This post is the third in a series about the Ancestry.com Image Processing Pipeline (IPP). The IPP is the part of the content pipeline that is responsible for digitizing and processing the millions of images we publish to our site. In part 1 of this series, The Good, the Bad, and the Ugly, I gave a very general overview of IPP. In part 2, Living in the Mesosphere, I used a paper-stacking analogy to provide a sense for the volume of images we process in the IPP. In this post I describe at a very high level the challenges related to the digitizing part of the pipeline and in future posts I will delve more deeply into the processing part of the pipeline.
The following diagram shows the sequence of operations that occur in converting a paper document to a digital image.
In this multi-step process of converting a paper document into a digital image, there are a number of “destructive operations” that can and frequently do occur, which leaves the image with artifacts that make the content difficult to read. Some of these destructive operations are listed in the following diagram.
After considering all of the destructive operations that can happen as a paper document is converted into a digital image, the obvious questions are: (1) Is it possible to undo this damage? And if so, (2) How would one go about undoing this damage to make the content in these images more legible?
The process of trying to correct or compensate for these kinds of (destructive) operations is referred to as an “Inverse Problem“. Inverse problems occur in various fields of applied mathematics – they are well-studied, notoriously difficult, and can roughly be described as follows.
We start with an observation (the digital image) and we attempt to invert or reverse the effects of operations, which we cannot directly observe. But worse, these operations are non-linear and compounding with parameters that can’t be measured with any degree of accuracy. In our specific case this means that there is no generalized, closed-form solution to make faded, skewed, warped, low-contrast images look new again. Inverse theory provides little in the way of specific, practical guidance, but it does suggest a set of strategies (that have been shown to be successful in other fields) which we have attempted to follow in the IPP:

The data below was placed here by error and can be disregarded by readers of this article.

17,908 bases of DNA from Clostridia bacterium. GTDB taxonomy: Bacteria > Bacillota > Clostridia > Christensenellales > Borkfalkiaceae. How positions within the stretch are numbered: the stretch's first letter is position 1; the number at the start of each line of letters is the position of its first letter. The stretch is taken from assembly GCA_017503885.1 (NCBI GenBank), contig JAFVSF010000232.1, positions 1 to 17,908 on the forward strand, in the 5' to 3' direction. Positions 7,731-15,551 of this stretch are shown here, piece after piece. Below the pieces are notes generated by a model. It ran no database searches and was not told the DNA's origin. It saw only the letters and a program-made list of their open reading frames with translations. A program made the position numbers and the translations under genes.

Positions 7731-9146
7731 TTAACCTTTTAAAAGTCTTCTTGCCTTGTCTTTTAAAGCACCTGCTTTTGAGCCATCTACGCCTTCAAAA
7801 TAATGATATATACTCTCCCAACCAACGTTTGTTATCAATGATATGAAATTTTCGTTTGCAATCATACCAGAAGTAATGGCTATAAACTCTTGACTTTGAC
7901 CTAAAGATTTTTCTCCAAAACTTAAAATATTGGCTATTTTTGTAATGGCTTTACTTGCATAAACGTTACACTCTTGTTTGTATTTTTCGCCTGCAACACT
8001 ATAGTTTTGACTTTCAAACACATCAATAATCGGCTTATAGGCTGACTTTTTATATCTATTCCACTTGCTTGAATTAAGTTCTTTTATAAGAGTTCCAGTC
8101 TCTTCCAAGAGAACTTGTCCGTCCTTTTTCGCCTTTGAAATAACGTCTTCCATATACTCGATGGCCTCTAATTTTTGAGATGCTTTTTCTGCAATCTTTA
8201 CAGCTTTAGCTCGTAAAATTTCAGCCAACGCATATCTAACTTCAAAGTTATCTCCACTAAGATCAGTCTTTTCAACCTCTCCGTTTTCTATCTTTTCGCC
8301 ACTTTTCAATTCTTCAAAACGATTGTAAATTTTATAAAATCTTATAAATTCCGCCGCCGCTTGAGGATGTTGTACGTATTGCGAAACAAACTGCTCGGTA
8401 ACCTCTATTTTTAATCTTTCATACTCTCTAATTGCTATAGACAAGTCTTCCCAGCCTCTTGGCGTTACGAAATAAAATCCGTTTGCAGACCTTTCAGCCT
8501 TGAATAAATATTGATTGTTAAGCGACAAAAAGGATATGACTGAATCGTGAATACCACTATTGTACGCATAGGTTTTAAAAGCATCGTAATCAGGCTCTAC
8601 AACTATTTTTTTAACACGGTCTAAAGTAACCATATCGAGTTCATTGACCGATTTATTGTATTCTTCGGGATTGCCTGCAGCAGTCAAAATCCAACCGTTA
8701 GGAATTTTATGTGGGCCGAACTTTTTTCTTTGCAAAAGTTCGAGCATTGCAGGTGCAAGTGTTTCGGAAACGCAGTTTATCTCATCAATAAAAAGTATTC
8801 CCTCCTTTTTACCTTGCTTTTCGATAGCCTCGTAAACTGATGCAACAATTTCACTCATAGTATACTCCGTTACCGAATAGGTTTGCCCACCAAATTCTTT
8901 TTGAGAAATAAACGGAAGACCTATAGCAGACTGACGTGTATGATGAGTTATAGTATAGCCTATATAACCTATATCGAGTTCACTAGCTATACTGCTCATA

- Constrained. If we constrain ourselves to only attempt to optimize for a single aspect of the problem, which in our case is legibility, we are much more likely to arrive at acceptable results. However, this could, as an example, result in an image with handwriting or machine printed text that is generally deemed to be more legible but at the cost of a darkened or discolored image.
- Approximate. Inverse problems are considered ill-posed, which means that approximate solutions are the best we can hope for. A practical example of this (which will be discussed in detail in a future post) is to be very conservative in the use of an operation like sharpening. Attempting to get the parameters necessary to do an exact sharpening operation is likely to backfire and damage as many images as it helps.
- Adaptive. Instead of attempting to use static, global parameters, we allow our operations to be locally-adaptive, which means the parameters driving a particular operation, say, an auto-crop, are determined by local, image-specific measurements. This is more computationally expensive, but as a guiding principle it has shown to be the correct approach.
The image content that Ancestry.com makes available on our site typically arrives at our facilities as film or paper. We scan this media into digital images and then attempt to correct all of the damage that was done before it arrived to be digitized. Hopefully I’ve shed some light on the myriad of things that can damage the content in the early stages of its conversion from paper, and in general terms, provided the context for the processing we do in the IPP, which I will discuss in more detail in my future posts.
In both diagrams in this blog post I include an image of a roll of microfilm. Ianaré Sévi for Lorien Technologies is the copyright holder for this image. He has made it available under the Creative Commons Attribution-Share Alike 2.5 Generic license. Also in both of these diagrams I include two images, one labeled “Paper” and the other labeled “Digital Image”. These two images were extracted from an image that is used courtesy of James Tanner, http://genealogysstar.blogspot.com